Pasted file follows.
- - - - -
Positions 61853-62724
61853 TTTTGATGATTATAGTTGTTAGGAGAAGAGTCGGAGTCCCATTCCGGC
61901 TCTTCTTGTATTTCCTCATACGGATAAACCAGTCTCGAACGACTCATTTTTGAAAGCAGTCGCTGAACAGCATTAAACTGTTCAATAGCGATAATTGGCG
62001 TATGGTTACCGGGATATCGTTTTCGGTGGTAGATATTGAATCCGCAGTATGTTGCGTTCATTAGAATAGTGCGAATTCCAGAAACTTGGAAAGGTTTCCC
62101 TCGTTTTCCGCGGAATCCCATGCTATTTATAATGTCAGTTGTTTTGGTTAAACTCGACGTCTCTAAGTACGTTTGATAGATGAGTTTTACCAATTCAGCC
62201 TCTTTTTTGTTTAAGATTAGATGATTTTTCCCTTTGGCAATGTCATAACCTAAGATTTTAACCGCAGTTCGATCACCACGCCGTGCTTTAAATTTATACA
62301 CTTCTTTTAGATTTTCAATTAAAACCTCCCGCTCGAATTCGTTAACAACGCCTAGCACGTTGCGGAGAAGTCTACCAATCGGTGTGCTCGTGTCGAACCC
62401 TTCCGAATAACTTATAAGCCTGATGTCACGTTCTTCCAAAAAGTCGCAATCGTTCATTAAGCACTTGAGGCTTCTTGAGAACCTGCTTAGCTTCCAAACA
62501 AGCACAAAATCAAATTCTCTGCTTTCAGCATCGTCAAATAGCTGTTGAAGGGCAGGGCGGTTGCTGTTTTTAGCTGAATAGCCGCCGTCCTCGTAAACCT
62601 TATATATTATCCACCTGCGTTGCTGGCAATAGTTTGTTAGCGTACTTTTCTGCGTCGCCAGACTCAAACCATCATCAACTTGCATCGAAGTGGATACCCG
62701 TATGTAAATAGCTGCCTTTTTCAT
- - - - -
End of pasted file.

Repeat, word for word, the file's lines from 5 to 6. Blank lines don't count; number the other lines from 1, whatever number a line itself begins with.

62101 TCGTTTTCCGCGGAATCCCATGCTATTTATAATGTCAGTTGTTTTGGTTAAACTCGACGTCTCTAAGTACGTTTGATAGATGAGTTTTACCAATTCAGCC
62201 TCTTTTTTGTTTAAGATTAGATGATTTTTCCCTTTGGCAATGTCATAACCTAAGATTTTAACCGCAGTTCGATCACCACGCCGTGCTTTAAATTTATACA